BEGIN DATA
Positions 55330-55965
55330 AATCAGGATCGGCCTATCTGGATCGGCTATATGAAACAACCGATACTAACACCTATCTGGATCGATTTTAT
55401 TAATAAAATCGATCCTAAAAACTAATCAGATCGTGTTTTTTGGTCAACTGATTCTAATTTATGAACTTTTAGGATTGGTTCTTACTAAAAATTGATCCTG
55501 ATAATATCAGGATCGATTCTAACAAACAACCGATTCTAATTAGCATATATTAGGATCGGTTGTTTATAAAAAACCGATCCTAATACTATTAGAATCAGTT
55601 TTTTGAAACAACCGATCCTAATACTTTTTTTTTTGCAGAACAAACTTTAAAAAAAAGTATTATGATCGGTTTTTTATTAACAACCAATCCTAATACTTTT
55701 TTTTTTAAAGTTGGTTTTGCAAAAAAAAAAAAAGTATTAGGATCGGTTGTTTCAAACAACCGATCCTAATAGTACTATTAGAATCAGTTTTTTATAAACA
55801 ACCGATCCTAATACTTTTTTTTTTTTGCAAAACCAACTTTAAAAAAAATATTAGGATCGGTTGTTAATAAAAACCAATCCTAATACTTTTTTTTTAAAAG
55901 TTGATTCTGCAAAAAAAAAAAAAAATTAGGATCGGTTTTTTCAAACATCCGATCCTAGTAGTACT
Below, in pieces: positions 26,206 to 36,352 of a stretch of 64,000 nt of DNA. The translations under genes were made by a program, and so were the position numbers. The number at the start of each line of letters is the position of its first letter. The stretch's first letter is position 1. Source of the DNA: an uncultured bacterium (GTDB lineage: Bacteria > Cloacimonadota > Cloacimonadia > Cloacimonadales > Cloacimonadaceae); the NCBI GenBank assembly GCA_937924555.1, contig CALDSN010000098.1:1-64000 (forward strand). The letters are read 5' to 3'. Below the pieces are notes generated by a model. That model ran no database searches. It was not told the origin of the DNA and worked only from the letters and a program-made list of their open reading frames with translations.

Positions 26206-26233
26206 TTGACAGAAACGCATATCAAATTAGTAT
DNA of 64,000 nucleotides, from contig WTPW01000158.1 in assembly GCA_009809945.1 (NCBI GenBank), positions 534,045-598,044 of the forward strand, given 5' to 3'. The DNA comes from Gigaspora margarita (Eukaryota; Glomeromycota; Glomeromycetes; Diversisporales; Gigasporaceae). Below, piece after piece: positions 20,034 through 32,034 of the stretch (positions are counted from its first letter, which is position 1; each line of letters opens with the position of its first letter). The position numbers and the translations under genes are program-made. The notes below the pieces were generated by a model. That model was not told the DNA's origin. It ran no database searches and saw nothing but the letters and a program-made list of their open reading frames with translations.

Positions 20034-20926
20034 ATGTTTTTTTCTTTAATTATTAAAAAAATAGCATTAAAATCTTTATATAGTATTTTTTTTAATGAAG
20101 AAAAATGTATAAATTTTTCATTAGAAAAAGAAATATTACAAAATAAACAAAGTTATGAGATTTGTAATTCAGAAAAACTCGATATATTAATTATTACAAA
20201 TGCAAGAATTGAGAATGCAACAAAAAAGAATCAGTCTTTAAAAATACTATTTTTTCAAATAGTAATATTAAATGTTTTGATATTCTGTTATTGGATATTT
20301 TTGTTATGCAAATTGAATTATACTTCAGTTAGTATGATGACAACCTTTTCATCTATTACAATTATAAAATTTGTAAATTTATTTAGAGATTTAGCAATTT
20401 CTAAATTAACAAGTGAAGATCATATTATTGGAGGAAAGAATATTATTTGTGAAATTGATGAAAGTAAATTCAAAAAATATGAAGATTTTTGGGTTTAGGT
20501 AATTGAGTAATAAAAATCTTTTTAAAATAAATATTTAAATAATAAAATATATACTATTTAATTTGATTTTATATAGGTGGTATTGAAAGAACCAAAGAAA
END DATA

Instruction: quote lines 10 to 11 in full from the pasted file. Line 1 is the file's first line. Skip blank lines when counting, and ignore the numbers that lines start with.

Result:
Positions 26206-26233
26206 TTGACAGAAACGCATATCAAATTAGTAT